Fat-Dissolving Injections: Too Good to Be True? Called lipo-dissolve, the procedure claims to dissolve fat through a series of soybean-based injections. But critics point out the procedure isn't approved by the FDA, nor has it been rigorously tested.

Fat-Dissolving Injections: Too Good to Be True?

Fat-Dissolving Injections: Too Good to Be True?

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Dr. Roger Friedman, right, injects into the fatty tissue of a patient's lower back a solution containing a soybean derivative called phosphatidylcholine and an emulsifier called sodium deoxycholate. The compound allegedly dissolves fat. Allison Aubrey, NPR hide caption

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Allison Aubrey, NPR

From MedSculpt in the Washington, D.C., region to a chain called Fig based on the West Coast, a lot of centers are marketing a permanent, nonsurgical fat-removal technique called lipo-dissolve.

Gabrielle Stoye, 48, first heard about the procedure last year when MedSculpt opened in Rockville, Md. Her goal was to shed inches around her waistline. She considered liposuction, but was turned off by the idea of surgery, so she decided to try the lipo-dissolve injections after a consultation with a MedSculpt physician.

During the procedure, nurses injected a solution of a soybean derivative called phosphatidylcholine, combined with an emulsifier called sodium deoxycholate into her fatty tissue. The compound, known as PCDC for short, is made by a compounding pharmacist in New York called MasterPharm.

Stoye says she felt discomfort and tenderness for a few days after the procedure.

"But when the swelling went down," Stoye says, "I was able to tell almost immediately that I was going to have size reduction."

Stoye says she lost five inches over the course of several months and several rounds of injections. She also acknowledges that at about the same time she switched to a diet of raw fruit and vegetables that may also account for the loss.

"My stomach is gone. It's flat," Stoye says.

Cosmetic surgeon Roger Friedman, who performs the procedure, says that not everyone who gets the procedure is satisfied. About 12 percent of 17,000 patients who tried it were disappointed, according to a survey studied published in the Aesthetic Surgery Journal.

Friedman administered a round of injections into patient Sonia Hanson's love handles earlier this week.

"The popping you're hearing is the pneumatic gun," he explained to her. "Sonia is getting 60 to 70 injections per side."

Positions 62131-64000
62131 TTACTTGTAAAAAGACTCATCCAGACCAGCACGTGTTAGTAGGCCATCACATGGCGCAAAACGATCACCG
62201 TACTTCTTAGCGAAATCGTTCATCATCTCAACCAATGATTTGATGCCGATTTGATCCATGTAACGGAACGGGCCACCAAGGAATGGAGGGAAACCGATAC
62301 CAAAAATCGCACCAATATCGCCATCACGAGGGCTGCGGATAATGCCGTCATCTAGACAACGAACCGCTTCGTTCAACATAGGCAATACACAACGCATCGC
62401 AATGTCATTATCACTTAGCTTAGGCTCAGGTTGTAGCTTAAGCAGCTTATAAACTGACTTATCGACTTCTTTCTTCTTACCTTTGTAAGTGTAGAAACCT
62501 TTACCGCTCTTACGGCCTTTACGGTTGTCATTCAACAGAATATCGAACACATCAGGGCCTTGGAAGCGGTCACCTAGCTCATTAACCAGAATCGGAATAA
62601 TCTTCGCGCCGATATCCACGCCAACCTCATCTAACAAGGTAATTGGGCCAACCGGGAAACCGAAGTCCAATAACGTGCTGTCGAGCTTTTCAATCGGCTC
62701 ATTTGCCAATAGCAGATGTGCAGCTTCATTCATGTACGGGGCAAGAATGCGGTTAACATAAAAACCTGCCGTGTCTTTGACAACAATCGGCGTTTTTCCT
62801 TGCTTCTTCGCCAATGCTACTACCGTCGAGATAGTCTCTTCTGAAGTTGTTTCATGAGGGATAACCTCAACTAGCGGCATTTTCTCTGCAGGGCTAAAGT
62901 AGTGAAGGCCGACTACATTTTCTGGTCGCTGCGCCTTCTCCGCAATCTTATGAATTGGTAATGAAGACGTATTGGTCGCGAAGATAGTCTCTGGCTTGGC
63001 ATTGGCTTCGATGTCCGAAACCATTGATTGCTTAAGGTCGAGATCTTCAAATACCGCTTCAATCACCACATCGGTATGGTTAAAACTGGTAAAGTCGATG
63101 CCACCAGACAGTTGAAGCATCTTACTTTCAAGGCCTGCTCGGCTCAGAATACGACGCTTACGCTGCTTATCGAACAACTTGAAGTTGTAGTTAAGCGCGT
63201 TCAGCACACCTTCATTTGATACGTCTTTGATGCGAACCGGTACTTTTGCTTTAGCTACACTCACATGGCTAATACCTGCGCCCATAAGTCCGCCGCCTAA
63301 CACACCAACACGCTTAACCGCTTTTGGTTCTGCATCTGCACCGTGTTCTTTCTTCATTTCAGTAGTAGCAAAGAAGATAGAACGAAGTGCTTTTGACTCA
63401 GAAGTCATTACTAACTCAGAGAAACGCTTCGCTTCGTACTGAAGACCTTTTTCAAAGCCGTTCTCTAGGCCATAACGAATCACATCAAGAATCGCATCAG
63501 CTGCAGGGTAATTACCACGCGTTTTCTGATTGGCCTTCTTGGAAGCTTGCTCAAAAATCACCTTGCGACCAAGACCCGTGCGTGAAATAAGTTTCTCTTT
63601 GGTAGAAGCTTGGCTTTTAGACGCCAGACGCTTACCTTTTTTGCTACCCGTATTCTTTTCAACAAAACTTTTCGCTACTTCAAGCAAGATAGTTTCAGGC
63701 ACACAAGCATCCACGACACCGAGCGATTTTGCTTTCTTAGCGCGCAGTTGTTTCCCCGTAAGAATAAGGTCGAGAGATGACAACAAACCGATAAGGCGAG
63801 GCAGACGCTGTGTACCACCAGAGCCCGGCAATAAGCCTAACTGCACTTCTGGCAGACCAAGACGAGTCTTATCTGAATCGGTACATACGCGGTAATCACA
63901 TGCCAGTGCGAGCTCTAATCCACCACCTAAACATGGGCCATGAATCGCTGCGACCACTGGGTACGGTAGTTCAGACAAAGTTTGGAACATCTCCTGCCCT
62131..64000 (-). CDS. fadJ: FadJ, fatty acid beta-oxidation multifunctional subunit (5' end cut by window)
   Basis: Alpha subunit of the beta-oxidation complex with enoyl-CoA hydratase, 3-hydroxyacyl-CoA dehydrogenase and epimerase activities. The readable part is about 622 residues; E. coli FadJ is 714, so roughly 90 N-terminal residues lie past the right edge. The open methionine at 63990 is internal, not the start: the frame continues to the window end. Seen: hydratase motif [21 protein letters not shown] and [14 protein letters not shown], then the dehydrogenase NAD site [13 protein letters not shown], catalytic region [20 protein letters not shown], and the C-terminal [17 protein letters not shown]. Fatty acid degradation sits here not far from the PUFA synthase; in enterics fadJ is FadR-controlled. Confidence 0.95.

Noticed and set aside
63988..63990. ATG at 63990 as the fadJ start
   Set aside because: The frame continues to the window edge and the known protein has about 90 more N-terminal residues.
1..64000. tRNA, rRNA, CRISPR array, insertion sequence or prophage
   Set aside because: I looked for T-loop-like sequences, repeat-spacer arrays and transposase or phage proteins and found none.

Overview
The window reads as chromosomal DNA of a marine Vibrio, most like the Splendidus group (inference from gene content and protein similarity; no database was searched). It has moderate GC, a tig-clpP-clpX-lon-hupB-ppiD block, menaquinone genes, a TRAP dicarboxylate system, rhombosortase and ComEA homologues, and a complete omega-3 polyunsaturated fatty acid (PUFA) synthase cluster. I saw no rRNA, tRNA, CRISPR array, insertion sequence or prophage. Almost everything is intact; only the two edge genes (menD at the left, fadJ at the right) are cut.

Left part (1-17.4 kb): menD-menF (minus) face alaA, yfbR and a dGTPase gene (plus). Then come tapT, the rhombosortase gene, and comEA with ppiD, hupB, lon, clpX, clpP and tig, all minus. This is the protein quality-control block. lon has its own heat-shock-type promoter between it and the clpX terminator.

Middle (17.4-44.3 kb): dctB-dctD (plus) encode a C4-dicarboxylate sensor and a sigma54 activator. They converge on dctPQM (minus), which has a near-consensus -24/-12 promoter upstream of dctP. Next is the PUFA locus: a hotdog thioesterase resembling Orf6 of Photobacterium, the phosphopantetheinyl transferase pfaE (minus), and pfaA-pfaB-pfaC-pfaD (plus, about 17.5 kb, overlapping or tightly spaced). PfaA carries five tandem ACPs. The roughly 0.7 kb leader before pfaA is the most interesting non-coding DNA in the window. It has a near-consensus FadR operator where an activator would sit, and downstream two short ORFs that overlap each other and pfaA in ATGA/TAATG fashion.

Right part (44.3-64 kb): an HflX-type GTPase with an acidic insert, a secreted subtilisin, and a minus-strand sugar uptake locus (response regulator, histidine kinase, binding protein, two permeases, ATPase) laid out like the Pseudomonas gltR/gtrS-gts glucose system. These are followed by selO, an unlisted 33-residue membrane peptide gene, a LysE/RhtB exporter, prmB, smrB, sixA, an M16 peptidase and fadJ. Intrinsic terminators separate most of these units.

During the 20-minute procedure, Hanson lay on her stomach wearing a medical gown. She described the sensation as similar to a bee sting. Friedman told her to expect a few minor complications. "What she's going to see first is swelling," Friedman says. "She may also get some itching, which is not uncommon." The Aesthetic Surgery Journal study found some patients experienced pain and allergic reactions.

FDA Approval?

The PCDC mixture is marketed as a natural compound. But the Food and Drug Administration says it's a drug, and officials at the FDA say the lipo-dissolve compound has never been approved for use as a fat-removal injection. What's more, critics say, there have never been any rigorous studies to show that it's safe or effective. The best evidence that it may work comes from a study written by a researcher with financial ties to companies marketing lipo-dissolve procedures.

"The stuff may work," says Dr. Joel Schlessinger. "But the concern is, what does it do while it is reducing that fat?"

Schlessinger is president of the American Society of Cosmetic Dermatology and Aesthetic Surgery. He says that with lipo-dissolve injections, it's unclear exactly how the body breaks down fat and clears the compound.

The backers of lipo-dissolve say the compound exits through the urine. But Schlessinger says it's not that simple. First it would be absorbed in the blood. "Through the blood it would either be cleared through the liver or kidneys."

Schlessinger has written to the FDA asking the agency to investigate. And officials are looking into it. In a written response to NPR's questions on the matter, the FDA emphasized that any drug must be approved by the FDA in order to be marketed in the United States.

"I think what the FDA is saying here, in so many words, is that this is unlawful marketing and it should stop," says Cindy Pearson, executive director of the National Women's Health Network, a nonprofit, consumer advocacy group. Pearson argues the FDA should use its authority to halt the fat-dissolving business until the marketers of lipo-dissolve take steps to gain FDA approval.

"And until that happens, doctors should no longer use this," she says.

Surgeon Roger Friedman says MedSculpt is upfront in telling patients that the process is not FDA approved. But he doesn't agree that they should stop offering the procedure. His interpretation of the law is that they're not marketing a drug. He says MedSculpt is selling a procedure that uses a formula produced by a state-licensed compounding pharmacy.

More Research Needed

Roger Friedman agrees that more research of the fat-removal injection procedure is needed.

"Currently we're working to study this," Friedman says. "And we're going to do this as a multi-site study."

They will start with the basics. During the study, they would plan to inject the real compound into volunteers' left thighs, for example, and inject a placebo into their right thighs, then compare results.

That study will help determine whether the procedure is effective. To check safety, researchers could look to see whether liver enzymes are elevated after the injections.

Even before those studies are done — and even before the FDA weighs in — it's clear many people seem willing to pay a few thousand dollars to try lipo-dissolve. Even if its claims are unproven.